# [OPE-L:5392] Re: Re: Re: Re: Re: Re: Re: turnover time and surplus value

From: Allin Cottrell (cottrell@wfu.edu)
Date: Mon Apr 23 2001 - 09:41:05 EDT

```On Sun, 22 Apr 2001, Rakesh Narpat Bhandari wrote:

> >Marx's rate of exploitation, s/v, maps onto the division of the
> >aggregate working day into its surplus and necessary components.  s/v
> >rises if the working day is lengthened, cet.par., or if the time of
> >necessary labour is shortened, via an intensification of labour or an
> >improvement in technology which permits the workers to produce their
> >own subsistence in a shorter time.  Any other putative reason for an
> >increase is s/v is flim-flam based on stock-flow confusion.
>
> Marx does not have one measure of exploitation. May I recommend that
> you, Paul C and Charlie  refer to what Marx called the ANNUAL RATE OF
> SURPLUS VALUE....

The "annual rate of surplus value", introduced in Vol. II, should not
be confused with the ordinary rate of surplus value from Vol. I, and
only the latter bears the interpretation of a rate of exploitation.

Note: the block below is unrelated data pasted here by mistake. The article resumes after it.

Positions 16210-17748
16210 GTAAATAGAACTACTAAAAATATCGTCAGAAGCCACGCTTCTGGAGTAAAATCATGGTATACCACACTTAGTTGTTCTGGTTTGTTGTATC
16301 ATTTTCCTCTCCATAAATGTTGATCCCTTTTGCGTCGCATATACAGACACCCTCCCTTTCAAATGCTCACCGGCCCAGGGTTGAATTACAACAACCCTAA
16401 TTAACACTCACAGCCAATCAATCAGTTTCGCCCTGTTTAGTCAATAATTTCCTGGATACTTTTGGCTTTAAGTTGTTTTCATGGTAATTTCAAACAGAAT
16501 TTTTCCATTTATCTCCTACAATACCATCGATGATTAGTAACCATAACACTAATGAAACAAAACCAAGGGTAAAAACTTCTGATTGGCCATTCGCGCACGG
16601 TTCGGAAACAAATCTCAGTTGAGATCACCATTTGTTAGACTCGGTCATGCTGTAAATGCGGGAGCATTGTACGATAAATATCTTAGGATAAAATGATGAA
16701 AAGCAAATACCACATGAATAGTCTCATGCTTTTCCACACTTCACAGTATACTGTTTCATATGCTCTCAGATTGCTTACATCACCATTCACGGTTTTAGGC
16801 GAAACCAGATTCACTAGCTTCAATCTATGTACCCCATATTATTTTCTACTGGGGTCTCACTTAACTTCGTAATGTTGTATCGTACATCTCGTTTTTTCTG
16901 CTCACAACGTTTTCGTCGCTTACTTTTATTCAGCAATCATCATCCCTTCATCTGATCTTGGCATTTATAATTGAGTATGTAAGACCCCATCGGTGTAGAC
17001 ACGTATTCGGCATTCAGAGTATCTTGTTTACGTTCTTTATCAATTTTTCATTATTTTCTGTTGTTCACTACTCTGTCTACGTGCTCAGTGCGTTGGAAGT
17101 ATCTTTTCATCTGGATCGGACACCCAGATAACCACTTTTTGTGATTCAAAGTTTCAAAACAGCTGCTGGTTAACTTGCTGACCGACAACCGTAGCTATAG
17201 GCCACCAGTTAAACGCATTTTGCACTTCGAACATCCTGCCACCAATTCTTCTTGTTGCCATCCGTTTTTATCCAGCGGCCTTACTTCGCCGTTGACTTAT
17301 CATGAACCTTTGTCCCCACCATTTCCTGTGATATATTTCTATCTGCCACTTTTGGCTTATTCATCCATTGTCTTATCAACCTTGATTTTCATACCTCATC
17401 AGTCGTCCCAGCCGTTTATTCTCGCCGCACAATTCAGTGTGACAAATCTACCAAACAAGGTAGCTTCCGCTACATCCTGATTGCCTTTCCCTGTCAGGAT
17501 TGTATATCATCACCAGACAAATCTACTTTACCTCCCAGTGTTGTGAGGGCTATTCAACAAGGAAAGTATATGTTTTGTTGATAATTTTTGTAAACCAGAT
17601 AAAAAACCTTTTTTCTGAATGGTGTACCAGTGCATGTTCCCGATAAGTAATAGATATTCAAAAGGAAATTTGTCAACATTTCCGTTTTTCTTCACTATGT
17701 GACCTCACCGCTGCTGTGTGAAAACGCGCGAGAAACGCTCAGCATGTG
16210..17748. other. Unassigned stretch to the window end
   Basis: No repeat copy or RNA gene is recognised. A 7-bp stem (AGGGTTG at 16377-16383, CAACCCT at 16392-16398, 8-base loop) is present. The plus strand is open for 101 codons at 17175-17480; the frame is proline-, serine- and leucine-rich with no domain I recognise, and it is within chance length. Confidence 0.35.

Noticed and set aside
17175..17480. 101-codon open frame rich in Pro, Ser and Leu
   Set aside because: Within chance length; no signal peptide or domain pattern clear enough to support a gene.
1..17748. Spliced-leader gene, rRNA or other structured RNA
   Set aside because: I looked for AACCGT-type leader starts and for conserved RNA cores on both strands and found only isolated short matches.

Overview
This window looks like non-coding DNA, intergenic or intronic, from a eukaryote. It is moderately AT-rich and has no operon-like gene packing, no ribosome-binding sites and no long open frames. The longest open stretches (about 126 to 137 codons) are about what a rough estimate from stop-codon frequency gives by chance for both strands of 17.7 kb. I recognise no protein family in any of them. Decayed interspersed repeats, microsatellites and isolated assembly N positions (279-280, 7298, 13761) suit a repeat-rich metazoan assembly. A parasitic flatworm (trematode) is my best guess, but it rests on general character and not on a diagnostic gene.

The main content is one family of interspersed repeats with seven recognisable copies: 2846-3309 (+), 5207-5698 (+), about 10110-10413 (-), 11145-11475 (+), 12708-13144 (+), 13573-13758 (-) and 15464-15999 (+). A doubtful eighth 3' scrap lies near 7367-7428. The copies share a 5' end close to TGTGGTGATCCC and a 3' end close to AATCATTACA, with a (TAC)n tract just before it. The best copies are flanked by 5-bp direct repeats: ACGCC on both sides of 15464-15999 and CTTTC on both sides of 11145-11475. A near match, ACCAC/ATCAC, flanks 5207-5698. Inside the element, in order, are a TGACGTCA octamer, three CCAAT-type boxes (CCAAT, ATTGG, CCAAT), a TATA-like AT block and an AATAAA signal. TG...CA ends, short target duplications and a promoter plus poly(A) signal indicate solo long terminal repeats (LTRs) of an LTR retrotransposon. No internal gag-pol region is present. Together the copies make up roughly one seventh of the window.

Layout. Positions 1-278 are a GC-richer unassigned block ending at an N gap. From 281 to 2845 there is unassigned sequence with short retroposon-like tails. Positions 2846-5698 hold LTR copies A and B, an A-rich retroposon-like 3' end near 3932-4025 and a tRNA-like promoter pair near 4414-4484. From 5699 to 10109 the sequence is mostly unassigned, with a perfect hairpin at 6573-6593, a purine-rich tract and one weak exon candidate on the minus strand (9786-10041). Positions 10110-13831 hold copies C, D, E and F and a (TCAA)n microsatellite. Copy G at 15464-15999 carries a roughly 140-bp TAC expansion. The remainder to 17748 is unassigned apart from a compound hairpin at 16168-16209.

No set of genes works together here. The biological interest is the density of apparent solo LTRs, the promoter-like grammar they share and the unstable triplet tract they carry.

That is, an increase in the "annual rate of surplus value" can occur
for reasons having nothing to do with a change in the rate of
exploitation.

Suppose a capitalist has \$1000 to spend on wages.  He uses this to
employ workers who work half of their time producing their own means
of subsistence and half their time producing surplus value (so that
the rate of exploitation, s/v, is 100%).  Also suppose the daily wage
is \$1.

Now consider two scenarios (to keep things simple I assume a 5-day
working week and a working month of 4 such weeks, or 20 days).

Scenario A:

At the start of each month the capitalist lays out \$1000 to employ
50 workers for the month (\$1 per worker per day for 20 working days).
At the end of the month the capitalist sells the output for \$2000.
Next month the process repeats...

Scenario B:

At the start of each week the capitalist lays out \$1000 to employ
200 workers for the week (\$1 per worker per day for 5 working days).
At the end of the week the capitalist sells the output for \$2000.
Next week the process repeats...

By assumption, the rate of exploitation is the same in both cases,
100%.  The "annual rate of surplus" value, however, is higher in case
B, where the variable capital "turns over" 4 times more frequently.
As you can see, the real difference between the two cases is that the
capitalist is employing 4 times as many workers in case B;  it's not
that he's exploiting the workers more intensively.

Allin Cottrell.
```

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